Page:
Foreign Affairs chairman: US military intervention in Venezuela 'not an option'

House Foreign Affairs Committee Chairman Eliot EngelEliot Lance EngelThe Hill's Morning Report — Trump readies first veto after latest clash with Senate GOP House passes series of measures hitting Russia, Putin The Hill's Morning Report - Trump budget reignites border security fight MORE (D-N.Y.) on Wednesday ruled out U.S. military intervention in Venezuela.

“I do worry about the president’s saber rattling, his hints that U.S. military intervention remains an option. I want to make clear to our witnesses and to anyone else watching: U.S. military intervention is not an option,” Engel said in his opening statement at a hearing on the political situation in Venezuela.

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Rep. Bill KeatingWilliam (Bill) Richard KeatingForeign Affairs chairman: US military intervention in Venezuela 'not an option' Seniors are big winners in House elections Lawmakers press Trump officials on implementing Russia sanctions MORE (D-Mass.) asked Elliot Abrams, the United States' special representative for Venezuela, about whether other countries have discussed using military force in the country. Abrams said that he could not think of any.

President TrumpDonald John TrumpJoint Chiefs chairman denies report that US is planning to keep 1K troops in Syria Kansas Department of Transportation calls Trump 'delusional communist' on Twitter Trump has privately voiced skepticism about driverless cars: report MORE has repeatedly floated using U.S. forces to push out Venezuelan President Nicolás Maduro. Earlier this month, he said U.S. military intervention in the country is an “option.”

Rep. David CicillineDavid Nicola CicillineHouse panel approves controversial changes to Violence Against Women Act Business groups urge Congress to combat LGBTQ discrimination in workplace Hillicon Valley: Google takes heat at privacy hearing | 2020 Dems to debate 'monopoly power' | GOP rips net neutrality bill | Warren throws down gauntlet over big tech | New scrutiny for Trump over AT&T merger MORE (D-R.I.) urged Abrams to tell the administration to make it clear that military intervention is off of the table.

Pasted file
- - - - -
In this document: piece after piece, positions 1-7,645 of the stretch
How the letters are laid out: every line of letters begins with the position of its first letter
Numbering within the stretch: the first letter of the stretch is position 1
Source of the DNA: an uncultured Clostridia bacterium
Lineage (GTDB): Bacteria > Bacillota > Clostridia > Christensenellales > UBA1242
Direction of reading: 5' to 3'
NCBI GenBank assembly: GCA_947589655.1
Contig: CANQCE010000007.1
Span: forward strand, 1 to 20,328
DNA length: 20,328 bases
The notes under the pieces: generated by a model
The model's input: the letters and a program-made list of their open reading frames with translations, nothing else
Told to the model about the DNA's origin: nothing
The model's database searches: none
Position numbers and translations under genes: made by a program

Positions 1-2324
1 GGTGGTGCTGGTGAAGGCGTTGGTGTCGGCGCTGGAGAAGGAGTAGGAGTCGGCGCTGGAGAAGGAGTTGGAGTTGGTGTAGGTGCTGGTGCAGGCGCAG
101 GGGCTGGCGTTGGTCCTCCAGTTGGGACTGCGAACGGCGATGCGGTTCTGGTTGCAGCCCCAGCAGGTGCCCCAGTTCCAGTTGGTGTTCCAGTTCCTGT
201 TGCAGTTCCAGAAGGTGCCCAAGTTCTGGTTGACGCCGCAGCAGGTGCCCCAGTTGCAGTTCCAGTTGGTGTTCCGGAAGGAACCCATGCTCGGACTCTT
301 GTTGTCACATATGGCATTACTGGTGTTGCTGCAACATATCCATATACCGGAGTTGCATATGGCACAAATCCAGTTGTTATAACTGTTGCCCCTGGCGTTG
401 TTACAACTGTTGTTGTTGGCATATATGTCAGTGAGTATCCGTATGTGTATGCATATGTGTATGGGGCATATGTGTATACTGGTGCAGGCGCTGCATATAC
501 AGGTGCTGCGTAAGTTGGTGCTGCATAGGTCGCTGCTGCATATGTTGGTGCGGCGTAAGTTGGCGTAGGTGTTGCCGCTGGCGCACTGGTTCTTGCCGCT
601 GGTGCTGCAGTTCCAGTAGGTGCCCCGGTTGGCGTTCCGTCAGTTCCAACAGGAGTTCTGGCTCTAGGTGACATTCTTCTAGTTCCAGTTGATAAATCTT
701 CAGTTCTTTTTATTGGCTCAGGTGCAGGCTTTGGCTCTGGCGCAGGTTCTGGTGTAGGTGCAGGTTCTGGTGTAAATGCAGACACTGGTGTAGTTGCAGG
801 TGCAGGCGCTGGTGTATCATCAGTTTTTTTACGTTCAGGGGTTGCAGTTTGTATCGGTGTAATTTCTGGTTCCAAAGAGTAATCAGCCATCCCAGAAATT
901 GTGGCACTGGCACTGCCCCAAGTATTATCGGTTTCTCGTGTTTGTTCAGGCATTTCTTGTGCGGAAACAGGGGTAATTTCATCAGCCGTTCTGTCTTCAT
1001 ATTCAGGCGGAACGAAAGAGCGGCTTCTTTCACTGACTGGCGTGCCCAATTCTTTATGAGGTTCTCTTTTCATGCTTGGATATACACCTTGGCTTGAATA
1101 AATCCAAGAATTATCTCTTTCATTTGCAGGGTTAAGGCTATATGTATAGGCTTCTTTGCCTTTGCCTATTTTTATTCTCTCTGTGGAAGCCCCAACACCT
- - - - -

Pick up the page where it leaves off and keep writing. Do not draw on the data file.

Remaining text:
The increase in pressure on Venezuela and threats of intervention come after National Assembly leader Juan Guaidó declared himself interim president last month. The U.S. immediately recognized him as the legitimate president of the country. Canada, the Organization of American States, Brazil, Argentina, Chile and Colombia all followed suit.

Guaidó gave an interview with AFP earlier this month in which he refused to rule out allowing U.S. forces to help push Maduro out of power.

Guaidó told AFP that he would do “everything that is necessary ... to save human lives” while acknowledging that U.S. intervention is “a very controversial subject," the outlet reported.

Sen. James InhofeJames (Jim) Mountain InhofeThe Hill's Morning Report - Dems look to rebuild 'blue wall' Funding caps, border wall set stage for defense budget battle Trump's claims of defeating ISIS roil Congress MORE (R-Okla.), chairman of the Senate Armed Services Committee, said Tuesday that the military may have to intervene in Venezuela if Russia places weapons there.

Engel made it clear, however, that the Democratic-controlled House would not support such a move.